picardyrose on LibraryThing 5 months ago
I GOT IT -- hurray!!I really liked it, though maybe not quite as well as "Blackout." I want to reread "All Clear," though. I was really tearing through it.
wortklauberlein on LibraryThing 5 months ago
Dr. Who fans, take note: Not only does this sequel to "Blackout" center on time travel but also it at times is the literary equivalent of all those running-in-halls scenes, where the good Dr. and friends pass the same point over and over and over.The hundreds of pages of "Blackout" only set the stage for the 640 pages of "All Clear." Connie Willis's engaging if a bit whiny characters kept me reading even though Polly's "deadline" angst got tiresome and the plot moved slowly. By the middle of the book, though, the cumulative effect was to mentally experience time folding in and over itself -- a sort of pastry dough of the universe with layer upon layer upon layer. Many of the "reveals" can be guessed long before they occur but the ending was not only surprising but cryptic. I kept flipping back to reread parts and ferret out the clues Willis sprinkled Christie-like in the smallest details.Agatha herself is a minor character and major influence in "All Clear." Having only recently learned she was an archaeologist as well as writer, I was happy to learn another fact about her non-authorial life thanks to Willis.The extent of Willis's research on World War II Englandshows and is incorporated without being in the least pedantic.I hope Willis returns to the Oxford historians again, but maybe in a tighter novel.The cover on this book, incidentally, is stunning.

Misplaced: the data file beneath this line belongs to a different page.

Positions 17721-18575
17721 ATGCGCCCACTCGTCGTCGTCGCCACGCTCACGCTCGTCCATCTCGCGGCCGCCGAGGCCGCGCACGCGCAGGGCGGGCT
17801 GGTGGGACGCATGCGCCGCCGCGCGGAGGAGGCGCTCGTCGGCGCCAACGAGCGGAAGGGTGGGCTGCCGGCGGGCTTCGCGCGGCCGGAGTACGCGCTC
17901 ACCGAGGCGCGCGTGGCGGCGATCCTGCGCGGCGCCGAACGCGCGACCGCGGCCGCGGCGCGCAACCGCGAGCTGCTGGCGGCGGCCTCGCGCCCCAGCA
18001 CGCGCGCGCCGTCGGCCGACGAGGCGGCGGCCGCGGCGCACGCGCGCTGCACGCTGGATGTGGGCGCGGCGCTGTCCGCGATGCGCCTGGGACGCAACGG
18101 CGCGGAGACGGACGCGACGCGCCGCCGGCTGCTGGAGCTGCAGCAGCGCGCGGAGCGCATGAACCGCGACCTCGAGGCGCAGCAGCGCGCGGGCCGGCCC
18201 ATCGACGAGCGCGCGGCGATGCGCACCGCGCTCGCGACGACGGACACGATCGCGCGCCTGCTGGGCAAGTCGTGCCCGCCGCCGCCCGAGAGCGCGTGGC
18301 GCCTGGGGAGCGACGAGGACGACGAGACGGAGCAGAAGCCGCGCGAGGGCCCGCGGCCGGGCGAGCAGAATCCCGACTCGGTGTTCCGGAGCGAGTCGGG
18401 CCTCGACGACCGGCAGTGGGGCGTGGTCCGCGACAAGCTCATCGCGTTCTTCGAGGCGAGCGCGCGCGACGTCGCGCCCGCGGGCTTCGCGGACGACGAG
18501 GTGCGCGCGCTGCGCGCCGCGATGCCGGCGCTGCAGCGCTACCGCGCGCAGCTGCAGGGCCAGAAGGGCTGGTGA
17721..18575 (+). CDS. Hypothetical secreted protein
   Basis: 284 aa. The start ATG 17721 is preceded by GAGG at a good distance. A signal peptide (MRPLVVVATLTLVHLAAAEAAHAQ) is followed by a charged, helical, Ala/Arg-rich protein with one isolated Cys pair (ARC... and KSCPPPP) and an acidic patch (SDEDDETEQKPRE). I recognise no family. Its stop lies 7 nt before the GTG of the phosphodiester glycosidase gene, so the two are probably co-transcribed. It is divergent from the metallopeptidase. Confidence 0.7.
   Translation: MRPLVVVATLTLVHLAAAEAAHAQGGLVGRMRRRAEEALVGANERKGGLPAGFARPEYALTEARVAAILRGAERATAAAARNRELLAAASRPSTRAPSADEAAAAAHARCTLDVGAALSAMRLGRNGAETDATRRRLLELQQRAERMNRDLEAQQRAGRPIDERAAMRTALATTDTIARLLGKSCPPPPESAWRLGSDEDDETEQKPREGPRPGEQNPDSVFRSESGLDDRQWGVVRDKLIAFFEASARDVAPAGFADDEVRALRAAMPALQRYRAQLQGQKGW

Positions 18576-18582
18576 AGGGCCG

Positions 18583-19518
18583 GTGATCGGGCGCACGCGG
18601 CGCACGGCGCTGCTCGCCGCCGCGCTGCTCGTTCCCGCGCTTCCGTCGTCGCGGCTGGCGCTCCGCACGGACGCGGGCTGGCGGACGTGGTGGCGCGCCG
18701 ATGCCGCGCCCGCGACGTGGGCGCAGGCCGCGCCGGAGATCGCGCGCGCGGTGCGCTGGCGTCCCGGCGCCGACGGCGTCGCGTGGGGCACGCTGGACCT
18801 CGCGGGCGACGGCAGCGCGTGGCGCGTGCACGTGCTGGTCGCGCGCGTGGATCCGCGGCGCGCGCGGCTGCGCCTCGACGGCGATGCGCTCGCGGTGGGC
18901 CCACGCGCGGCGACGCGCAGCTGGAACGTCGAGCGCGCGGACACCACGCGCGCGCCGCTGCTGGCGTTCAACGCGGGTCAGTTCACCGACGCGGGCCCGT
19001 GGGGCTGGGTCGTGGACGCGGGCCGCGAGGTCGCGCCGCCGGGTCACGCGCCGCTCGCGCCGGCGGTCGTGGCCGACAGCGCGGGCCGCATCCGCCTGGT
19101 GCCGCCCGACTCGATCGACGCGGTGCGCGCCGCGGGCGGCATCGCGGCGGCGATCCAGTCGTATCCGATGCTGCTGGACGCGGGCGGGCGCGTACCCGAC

nbmars on LibraryThing 5 months ago